.In 1991 a further reissue appeared in the U.S.A. and Australia that had a single cover and the album’s title on the front cover as shown on the 1986 CD. Mobile Fidelity released a gold CD version of the album in 1997.
There have been many reissues since the late nineteen eighties both on CD and since 2000 on vinyl. I mentioned the picture disc varieties in my previous post. The latest vinyl reissues have been pressed on 180 g virgin vinyl and have restored the original cover including a peelable banana and a restored “torso” rear cover released as a 45th anniversary issue in 2012. And there have been numerous reissues pressed on coloured vinyl. I have seen yellow and red vinyl issues as well as Newbury Comics limited (1000 copies) pressed on yellow/black split vinyl which also has a peelable banana and “torso” rear cover.
There are at least three complete cover albums of Velvet Underground & Nico album. The first appeared in 1990 in Italy where a series of punk bands played the songs from the Velvet Underground & Nico album.
The second cover album was another various artists compilation of the VU & Nico album tracks recorded on the Castle Face Record label in 2012. The banana on the cover was by David Shrigley, who drew a portrait of Andy Warhol on the back cover.
Castle Face & Friends play the Velvet Underground & Nico album with David Shrigley’s cover art.
The rear cover with Shrigleys portrait of Warhol.
A third cover album called “The Velvet Underground & Nico and Ben Benderbe” was recorded by Bud Benderbe and released as a limited edition LP with a very strange large sliced banana sticker.
There are also numerous records that use variations on Warhol’s banana image that have no other relationship to the Velvet’s music. These include the split single by Eat All You Can and Hickey called “Banana Split”.
Another is a rare jazz LP by the Instant Composers Pool Group, recorded in Holland in 1970.
The classical quartet’s, the Fauré Quartet, first recording “Popsongs”, released on the Deutsche Grammophon label had an apple sticker on the cover which, when peeled revealed a raspberry.
A very recent variation on the design is a 2017 release by John Nemeth called “Feelin’ Freaky”. On this cover, though, the banana was replaced by a red gherkin.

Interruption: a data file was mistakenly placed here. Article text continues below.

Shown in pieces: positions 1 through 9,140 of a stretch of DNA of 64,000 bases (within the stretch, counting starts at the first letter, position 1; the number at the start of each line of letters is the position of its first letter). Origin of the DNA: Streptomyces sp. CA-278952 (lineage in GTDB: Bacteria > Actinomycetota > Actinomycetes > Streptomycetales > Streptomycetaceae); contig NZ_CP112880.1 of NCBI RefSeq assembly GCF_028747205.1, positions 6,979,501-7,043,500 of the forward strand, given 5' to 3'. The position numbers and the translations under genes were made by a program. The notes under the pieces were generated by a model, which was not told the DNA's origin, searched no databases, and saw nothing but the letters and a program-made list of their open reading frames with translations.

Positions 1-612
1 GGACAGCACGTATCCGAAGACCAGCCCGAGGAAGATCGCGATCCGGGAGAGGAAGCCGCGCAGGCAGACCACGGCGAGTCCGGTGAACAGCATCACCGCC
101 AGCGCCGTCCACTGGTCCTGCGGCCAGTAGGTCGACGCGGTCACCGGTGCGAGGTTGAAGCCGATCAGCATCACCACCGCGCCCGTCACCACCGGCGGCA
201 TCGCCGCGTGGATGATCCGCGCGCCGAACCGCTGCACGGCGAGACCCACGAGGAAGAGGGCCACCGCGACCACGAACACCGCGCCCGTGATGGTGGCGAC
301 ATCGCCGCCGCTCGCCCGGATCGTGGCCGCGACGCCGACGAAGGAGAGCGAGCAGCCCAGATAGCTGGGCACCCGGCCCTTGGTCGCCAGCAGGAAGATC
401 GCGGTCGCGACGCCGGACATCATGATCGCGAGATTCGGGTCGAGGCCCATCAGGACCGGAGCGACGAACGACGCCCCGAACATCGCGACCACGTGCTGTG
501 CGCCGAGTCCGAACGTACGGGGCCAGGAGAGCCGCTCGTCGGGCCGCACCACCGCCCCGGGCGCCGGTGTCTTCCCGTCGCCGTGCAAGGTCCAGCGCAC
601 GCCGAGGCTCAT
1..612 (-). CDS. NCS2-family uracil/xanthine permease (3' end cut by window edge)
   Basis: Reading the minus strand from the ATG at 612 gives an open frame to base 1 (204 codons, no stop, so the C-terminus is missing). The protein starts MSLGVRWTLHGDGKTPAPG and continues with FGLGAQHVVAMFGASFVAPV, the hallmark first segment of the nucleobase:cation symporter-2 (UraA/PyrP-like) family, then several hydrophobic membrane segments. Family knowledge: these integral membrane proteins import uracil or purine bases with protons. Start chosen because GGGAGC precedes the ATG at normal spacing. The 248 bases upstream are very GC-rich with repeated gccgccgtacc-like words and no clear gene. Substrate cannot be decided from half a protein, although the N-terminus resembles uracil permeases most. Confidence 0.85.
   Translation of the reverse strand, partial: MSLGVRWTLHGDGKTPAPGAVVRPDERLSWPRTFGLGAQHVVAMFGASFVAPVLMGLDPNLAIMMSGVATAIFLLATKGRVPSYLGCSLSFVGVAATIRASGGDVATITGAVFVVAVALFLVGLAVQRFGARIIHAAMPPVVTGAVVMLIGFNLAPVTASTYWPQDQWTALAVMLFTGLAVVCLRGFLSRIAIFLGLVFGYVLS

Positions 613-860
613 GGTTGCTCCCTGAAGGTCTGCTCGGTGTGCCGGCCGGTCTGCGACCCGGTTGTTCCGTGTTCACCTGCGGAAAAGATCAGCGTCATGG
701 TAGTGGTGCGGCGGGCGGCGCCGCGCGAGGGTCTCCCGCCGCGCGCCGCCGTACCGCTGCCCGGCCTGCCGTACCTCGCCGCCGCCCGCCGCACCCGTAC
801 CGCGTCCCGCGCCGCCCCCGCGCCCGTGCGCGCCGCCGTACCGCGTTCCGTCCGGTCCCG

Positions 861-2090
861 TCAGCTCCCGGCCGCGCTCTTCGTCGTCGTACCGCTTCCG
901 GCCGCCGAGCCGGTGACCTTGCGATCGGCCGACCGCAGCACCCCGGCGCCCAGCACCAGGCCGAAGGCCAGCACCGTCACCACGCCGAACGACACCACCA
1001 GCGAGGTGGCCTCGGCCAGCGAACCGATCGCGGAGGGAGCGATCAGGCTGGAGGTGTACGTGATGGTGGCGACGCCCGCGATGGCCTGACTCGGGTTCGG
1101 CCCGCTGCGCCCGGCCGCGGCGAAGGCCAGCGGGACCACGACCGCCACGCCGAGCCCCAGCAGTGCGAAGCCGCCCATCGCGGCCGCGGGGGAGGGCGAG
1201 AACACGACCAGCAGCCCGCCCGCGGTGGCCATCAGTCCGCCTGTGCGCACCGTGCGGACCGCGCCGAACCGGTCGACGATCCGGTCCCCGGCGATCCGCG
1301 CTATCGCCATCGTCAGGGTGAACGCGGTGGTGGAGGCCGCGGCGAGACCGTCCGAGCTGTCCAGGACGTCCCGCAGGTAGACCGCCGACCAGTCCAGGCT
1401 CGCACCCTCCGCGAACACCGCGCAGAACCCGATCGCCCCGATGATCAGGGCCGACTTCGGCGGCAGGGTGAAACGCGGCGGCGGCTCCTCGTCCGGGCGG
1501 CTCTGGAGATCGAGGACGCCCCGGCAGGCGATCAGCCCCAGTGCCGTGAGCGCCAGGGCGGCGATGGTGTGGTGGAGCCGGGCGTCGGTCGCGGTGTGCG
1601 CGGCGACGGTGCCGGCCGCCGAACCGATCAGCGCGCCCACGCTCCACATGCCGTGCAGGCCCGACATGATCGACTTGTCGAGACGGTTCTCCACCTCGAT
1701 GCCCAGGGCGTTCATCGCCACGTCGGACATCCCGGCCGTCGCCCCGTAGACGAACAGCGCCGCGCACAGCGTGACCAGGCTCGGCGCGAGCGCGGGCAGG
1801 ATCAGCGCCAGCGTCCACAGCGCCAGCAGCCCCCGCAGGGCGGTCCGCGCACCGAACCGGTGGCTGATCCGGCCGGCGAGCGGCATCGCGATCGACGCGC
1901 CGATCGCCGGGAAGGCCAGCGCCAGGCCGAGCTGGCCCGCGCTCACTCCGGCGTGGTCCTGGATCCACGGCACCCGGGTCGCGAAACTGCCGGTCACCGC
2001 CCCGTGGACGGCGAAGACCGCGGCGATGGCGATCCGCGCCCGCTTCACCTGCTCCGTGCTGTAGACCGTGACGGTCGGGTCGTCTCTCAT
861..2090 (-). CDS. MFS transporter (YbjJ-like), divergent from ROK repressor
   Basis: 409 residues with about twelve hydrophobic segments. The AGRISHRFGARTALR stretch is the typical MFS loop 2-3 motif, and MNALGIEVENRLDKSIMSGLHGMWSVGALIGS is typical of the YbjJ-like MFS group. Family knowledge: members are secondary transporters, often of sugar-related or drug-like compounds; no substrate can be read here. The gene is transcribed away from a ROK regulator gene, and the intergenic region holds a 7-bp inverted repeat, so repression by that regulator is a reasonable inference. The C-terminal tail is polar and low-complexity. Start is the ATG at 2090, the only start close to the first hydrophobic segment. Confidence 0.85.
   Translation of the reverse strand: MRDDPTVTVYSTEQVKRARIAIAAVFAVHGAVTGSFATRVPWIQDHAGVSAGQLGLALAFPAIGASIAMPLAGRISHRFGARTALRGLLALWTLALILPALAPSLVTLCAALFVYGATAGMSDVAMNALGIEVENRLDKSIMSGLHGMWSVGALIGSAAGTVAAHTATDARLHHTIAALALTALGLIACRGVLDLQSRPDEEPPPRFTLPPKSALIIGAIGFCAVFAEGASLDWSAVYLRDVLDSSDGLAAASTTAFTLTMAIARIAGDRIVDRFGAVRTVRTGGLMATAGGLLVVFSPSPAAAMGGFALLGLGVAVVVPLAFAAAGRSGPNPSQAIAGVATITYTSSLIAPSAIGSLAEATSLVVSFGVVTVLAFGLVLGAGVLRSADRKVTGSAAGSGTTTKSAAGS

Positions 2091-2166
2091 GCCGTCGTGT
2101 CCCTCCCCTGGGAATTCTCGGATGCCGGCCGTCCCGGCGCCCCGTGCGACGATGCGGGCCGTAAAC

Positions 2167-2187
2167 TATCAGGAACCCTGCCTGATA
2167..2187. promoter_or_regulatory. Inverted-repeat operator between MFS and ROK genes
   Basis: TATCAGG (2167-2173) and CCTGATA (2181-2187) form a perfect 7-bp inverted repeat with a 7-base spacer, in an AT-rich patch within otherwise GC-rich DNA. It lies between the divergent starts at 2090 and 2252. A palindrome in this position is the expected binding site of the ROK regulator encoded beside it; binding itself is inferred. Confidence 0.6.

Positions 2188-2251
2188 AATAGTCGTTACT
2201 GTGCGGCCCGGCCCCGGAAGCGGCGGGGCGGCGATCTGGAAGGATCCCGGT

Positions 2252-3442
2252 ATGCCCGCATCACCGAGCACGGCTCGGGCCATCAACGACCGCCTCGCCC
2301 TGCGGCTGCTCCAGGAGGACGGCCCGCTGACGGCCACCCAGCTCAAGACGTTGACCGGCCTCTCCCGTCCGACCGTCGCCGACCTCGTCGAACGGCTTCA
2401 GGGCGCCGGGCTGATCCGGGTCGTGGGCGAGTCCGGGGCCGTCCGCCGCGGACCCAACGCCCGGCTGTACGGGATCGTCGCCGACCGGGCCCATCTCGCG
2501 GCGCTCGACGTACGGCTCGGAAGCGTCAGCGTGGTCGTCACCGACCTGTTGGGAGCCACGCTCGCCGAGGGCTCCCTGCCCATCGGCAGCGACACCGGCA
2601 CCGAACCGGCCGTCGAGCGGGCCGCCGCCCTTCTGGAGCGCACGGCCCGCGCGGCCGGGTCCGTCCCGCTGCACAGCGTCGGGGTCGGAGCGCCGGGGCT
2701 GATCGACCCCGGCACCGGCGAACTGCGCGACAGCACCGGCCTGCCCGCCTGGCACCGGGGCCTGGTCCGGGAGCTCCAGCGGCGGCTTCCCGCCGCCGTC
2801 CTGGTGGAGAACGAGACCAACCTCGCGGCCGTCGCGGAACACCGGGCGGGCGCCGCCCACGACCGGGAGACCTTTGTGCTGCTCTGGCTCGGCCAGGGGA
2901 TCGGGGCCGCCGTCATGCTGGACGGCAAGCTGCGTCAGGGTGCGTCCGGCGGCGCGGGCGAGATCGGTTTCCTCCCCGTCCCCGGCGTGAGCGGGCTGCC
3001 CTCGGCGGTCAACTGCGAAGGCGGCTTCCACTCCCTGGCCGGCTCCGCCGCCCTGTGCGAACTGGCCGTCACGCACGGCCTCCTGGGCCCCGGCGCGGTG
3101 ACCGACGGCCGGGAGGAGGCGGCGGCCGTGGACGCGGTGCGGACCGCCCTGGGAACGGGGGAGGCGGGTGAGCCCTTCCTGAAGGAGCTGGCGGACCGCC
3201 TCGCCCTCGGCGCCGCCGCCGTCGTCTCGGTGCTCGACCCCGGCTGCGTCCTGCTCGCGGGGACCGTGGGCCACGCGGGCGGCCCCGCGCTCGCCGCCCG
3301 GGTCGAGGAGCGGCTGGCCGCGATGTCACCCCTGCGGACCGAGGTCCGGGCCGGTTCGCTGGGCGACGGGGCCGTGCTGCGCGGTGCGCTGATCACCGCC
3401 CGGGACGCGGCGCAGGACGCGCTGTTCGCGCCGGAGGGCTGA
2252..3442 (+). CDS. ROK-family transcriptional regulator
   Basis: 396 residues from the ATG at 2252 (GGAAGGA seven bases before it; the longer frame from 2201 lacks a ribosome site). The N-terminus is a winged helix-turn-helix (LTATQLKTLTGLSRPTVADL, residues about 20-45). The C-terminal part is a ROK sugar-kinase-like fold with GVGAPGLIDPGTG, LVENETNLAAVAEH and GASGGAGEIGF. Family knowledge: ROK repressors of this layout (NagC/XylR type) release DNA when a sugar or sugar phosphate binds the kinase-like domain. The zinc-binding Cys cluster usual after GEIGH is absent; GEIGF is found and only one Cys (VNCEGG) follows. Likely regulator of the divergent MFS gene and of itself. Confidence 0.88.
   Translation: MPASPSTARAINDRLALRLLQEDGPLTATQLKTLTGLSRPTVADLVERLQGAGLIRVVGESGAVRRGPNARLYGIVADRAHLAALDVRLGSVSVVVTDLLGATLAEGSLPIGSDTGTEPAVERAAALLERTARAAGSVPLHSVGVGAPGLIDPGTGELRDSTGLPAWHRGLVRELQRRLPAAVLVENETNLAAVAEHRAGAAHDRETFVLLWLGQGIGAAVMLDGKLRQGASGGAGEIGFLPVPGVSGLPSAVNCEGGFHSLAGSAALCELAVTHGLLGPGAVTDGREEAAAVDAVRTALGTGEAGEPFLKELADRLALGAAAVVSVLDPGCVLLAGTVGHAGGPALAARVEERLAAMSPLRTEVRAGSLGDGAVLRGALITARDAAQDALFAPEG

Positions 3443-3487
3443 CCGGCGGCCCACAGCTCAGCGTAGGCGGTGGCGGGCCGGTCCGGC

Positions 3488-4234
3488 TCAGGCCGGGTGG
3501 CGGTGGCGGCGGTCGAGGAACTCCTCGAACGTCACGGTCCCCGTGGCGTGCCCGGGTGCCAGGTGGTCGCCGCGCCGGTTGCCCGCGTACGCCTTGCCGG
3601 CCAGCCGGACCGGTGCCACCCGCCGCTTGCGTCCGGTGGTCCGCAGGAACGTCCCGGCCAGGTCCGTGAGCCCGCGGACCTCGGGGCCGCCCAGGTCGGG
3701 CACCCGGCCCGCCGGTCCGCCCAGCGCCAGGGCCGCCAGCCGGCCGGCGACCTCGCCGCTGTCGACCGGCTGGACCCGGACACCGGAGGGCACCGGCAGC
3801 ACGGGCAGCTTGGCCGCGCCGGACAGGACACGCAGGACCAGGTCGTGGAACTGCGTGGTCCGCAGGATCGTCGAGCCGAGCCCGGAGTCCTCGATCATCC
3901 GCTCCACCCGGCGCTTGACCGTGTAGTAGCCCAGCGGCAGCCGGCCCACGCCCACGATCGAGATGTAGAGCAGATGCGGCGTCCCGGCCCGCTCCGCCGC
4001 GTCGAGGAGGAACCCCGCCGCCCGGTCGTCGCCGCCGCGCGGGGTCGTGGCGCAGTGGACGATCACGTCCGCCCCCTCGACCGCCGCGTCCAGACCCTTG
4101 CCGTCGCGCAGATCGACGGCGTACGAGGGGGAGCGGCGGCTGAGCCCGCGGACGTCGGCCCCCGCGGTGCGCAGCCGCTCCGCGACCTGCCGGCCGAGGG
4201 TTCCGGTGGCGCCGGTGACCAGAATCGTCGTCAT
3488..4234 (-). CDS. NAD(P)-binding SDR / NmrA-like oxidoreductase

Often called the album that launched a thousand bands, “The Velvet Underground & Nico” has proved itself to be one of rock music’s most influential albums and the number of reissues on both CD and vinyl confirm its importance. Andy Warhol’s cover art was a major work of pop art and has had almost as great an influence on cover design as the music has had on the development of rock music.
Okay, I have to admit that I have a soft spot for Henrik Berggren, former frontman of Swedish indie band Broder Daniel, who disappeared from radar after the band’s 2008 farewell concert in its native Gothenburg.
Henrik and fellow school comrade Daniel Gilbert formed Broder Daniel in 1989 and the band was joined by Håkan Hellström (who went to the same school as Henrik and Daniel, and would become an enormously popular artist in his own right) on drums and later by Johan Neckvall and Anders Göthberg (guitar; 9th October 1975-30th March 2008). Broder Daniel released its first album “Saturday Night Engine” as a Digipak CD in 1995. Gilbert left the band after the “Saturday Night Engine” tour and was replaced on bass by Teodor Jensen (who would go on to form the band The Plan). Hellström left the band in 1994 to join Honey Is Cool.
Broder Daniel‘s tours were infamous for alcohol and drug use and for unreliability that made concert-bookers wary of booking the band. In particular Henrik Berggren misused a variety of drugs together with alcohol and often performed ‘under the influence’.
Håkan Hellström rejoined the band in 1998, now playing bass, and Broder Daniel‘s third album “Broder Daniel Forever” was released on 22nd April 1998.
Broder Daniel toured the album over the summer of 1998 and were scheduled to play Hultsfred’s Festival in June 1998. I was one of the festival doctors and the medical team received a phone call at about 10 a.m. on Friday 12th June from an hotel in Vimmerby, about 30 kms from Hultsfred, to say that a member of a band that was due to play at 15.15 h that afternoon was unwell and could we send a doctor. “No.” We couldn’t send a doctor as the medical crew was based in the festival area. However, Vimmerby had a general practice near the hotel, and, it being Friday, it was open and we suggested that the band member went there.
At about 1 p.m. the band arrived at Hultsfred’s Pampas stage and I was called to examine the singer (Henrik Berggren) who was not at all well. We learned that he had consumed a fair amount of alcohol and various uppers and downers and felt he couldn’t perform. I had two hours to get him shipshape for the show. He was mainly complaining of stomach pains so I gave him a Zantac tablet dissolved in water and suggested he rest until it was time to go on stage. I checked in on him every half hour or so and he seemed to brighten up. By 3 p.m. he was up and about and could do the hour-long show!
I had brought a copy of the limited edition “Broder Daniel Forever” LP with me and after the band had done their thing I asked them all to sign it. Håkan Hellström refused to believe it was my album and said he thought it must be my daughter’s! Actually, my daughters had bought it for me for my birthday a couple of months earlier.